Verified ID a step towards purging dodgy directors

By admin - August 31, 2018

The introduction of a Director Identification Number is not enough alone to curb phoenixing of businesses or rogue operators - but it could help improve the overall state of corporate transparency.

In a submission to the Federal Government on its planned modernisation of business registers, the Business Recovery & Insolvency division of Pitcher Partners has thrown its support behind the introduction of an identification number, or DIN, as “one small measure of corporate transparency (that) needs to be assessed in the context of a package of other reforms.”

The submission notes that it is far easier in Australia to become a company director than it is to open a bank account, with individuals only required to provide their name, an address and a date of birth.

But none of these pieces of identifying data are verified when an application to become a director is made, there’s no requirement for the person to prove their identity, and nothing to stop an individual registering as a director under multiple false names.

Partner of Pitcher Partners' Business Recovery & Insolvency division, Paul Weston, said the ASIC company register was open to abuse by rogue operators who exploited obvious deficiencies in the current system for criminal purposes.

“It’s been a very frustrating element of our work that it is easy to become a director of a company, and it is easy to provide incorrect, false or misleading information to become a director,” Mr Weston said.

“On the one hand raising the bar can act as a deterrent for people looking to start and build companies, but on the other hand — you simply can’t have the serious role of being a director lacking both oversight and scrutiny.

“Trying to capture and collect correct information on someone when you are appointed as a liquidator to their company can be enormously difficult. We see people acting as directors who use false names and addresses, run up significant debts, and even change companies a few times.

“They go right under the radar because they have never been properly registered.”

The Pitcher Partners submission supports the recommendation put forward by the Productivity Commission in 2015 on DINs — that they be created the first time an individual takes up a directorship and involve a 100-point proof of identity check.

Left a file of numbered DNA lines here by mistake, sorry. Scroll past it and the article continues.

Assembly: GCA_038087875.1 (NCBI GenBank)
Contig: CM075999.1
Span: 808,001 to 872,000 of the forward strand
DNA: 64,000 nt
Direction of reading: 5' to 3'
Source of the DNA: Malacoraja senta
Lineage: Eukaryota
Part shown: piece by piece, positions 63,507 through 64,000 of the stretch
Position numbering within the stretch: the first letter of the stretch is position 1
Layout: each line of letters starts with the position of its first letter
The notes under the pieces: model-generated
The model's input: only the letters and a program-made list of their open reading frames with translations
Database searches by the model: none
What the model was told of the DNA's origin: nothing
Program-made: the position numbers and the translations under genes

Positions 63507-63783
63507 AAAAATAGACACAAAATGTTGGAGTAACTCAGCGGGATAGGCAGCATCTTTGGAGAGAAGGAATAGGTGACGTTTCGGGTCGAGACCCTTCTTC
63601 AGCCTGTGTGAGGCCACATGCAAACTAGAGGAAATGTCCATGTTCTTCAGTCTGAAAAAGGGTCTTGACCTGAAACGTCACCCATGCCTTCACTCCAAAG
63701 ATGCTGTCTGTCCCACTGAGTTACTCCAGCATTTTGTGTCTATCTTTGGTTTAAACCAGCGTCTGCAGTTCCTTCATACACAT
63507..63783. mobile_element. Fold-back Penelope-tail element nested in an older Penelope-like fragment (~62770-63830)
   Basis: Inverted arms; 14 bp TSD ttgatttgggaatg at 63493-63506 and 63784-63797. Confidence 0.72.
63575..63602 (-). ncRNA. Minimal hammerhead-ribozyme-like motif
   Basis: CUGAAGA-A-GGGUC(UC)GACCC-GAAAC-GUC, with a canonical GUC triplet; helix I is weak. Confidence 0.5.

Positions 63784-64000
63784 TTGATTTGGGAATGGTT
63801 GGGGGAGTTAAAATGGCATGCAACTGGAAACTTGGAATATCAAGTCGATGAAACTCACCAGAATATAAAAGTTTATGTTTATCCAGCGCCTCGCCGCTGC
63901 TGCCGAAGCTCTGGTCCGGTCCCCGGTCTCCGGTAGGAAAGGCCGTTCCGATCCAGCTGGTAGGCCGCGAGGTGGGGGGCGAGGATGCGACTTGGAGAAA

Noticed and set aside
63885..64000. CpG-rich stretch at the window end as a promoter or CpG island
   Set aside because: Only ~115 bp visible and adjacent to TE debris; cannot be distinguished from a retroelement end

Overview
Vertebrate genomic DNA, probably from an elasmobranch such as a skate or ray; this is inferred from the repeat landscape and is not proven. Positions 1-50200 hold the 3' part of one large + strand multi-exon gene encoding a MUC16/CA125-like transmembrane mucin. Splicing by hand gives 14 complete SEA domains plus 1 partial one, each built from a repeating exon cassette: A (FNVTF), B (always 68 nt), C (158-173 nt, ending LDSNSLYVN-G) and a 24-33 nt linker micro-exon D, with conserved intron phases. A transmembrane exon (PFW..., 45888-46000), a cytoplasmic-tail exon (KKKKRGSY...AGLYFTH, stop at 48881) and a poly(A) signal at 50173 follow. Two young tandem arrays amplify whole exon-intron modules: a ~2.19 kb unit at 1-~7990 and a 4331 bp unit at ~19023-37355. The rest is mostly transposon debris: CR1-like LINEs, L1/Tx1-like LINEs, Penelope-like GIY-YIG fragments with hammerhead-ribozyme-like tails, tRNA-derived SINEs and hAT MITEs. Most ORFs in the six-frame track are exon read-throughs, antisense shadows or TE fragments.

It argues that regulatory compliance should be dealt with using an online proofing check, either via a verified account like MyGov, or by providing two forms of identification through online verification.

The latter option should only be offered if the director has an Australian residential address and there is sufficient data in third-party databases to link an individual to the identity they are claiming.

For existing directors, Pitcher Partners argues DINs must be provided no later than the first annual return following the introduction of the system, with a 12-month grace period to enable transition.

“To meet its stated objectives, DIN information needs to be connected to not only newly incorporated and existing companies, but also to deregistered companies with which the director has been associated,” the submission argues. 

“We suggest that disclosure of deregistered companies forms part of the DIN application for individuals.”

It is not known just how inaccurate the Australian register of Directors is, given the lack of external verification, however recent cases of banned directors indicate deliberate or accidental misidentification is rife.

In several recent cases, ASIC’s orders to ban a director have included variations of the banned director’s name or address, including misspellings, different first or middle names, or addresses where there is no house, just a vacant lot.

Earlier this month, Victorian accountant Jason Hammond was banned as a director under the names Jason Hammond, Jason Andrew Hammond and Jaosn (sic) Andrew Hammond. 

In another instance, a senior member of the NSW criminal underworld was registered as the director of multiple phoenixed entities under a number of different aliases to mask his involvement.

“The introduction of a DIN would have prevented these individuals hiding their real identities behind aliases and variations in their names.” Mr Weston said.

“While a DIN is not going to stop illegal phoenix activity on its own, it will provide far greater transparency about those individuals registered as company directors.”

While the DIN should improve the ability to search and identify directors, Pitcher Partners warns many directors of the 2.5 million registered companies might not make the effort to update the register. There are approximately 2.9 million changes to the register every year.

“It is highly likely that a proportion of existing directors will not comply with these requirements,” the Pitcher Partners submission warns.

“The consequences of non-compliance could mirror the sanctions imposed on non- payment of annual return fees.”

The submission recommends an offence be introduced into the Corporations Act for directors who knowingly apply for more than one identification number and those who provide false information to ASIC.

The Federal Government is expected to review submissions and make conclusions in the coming months.

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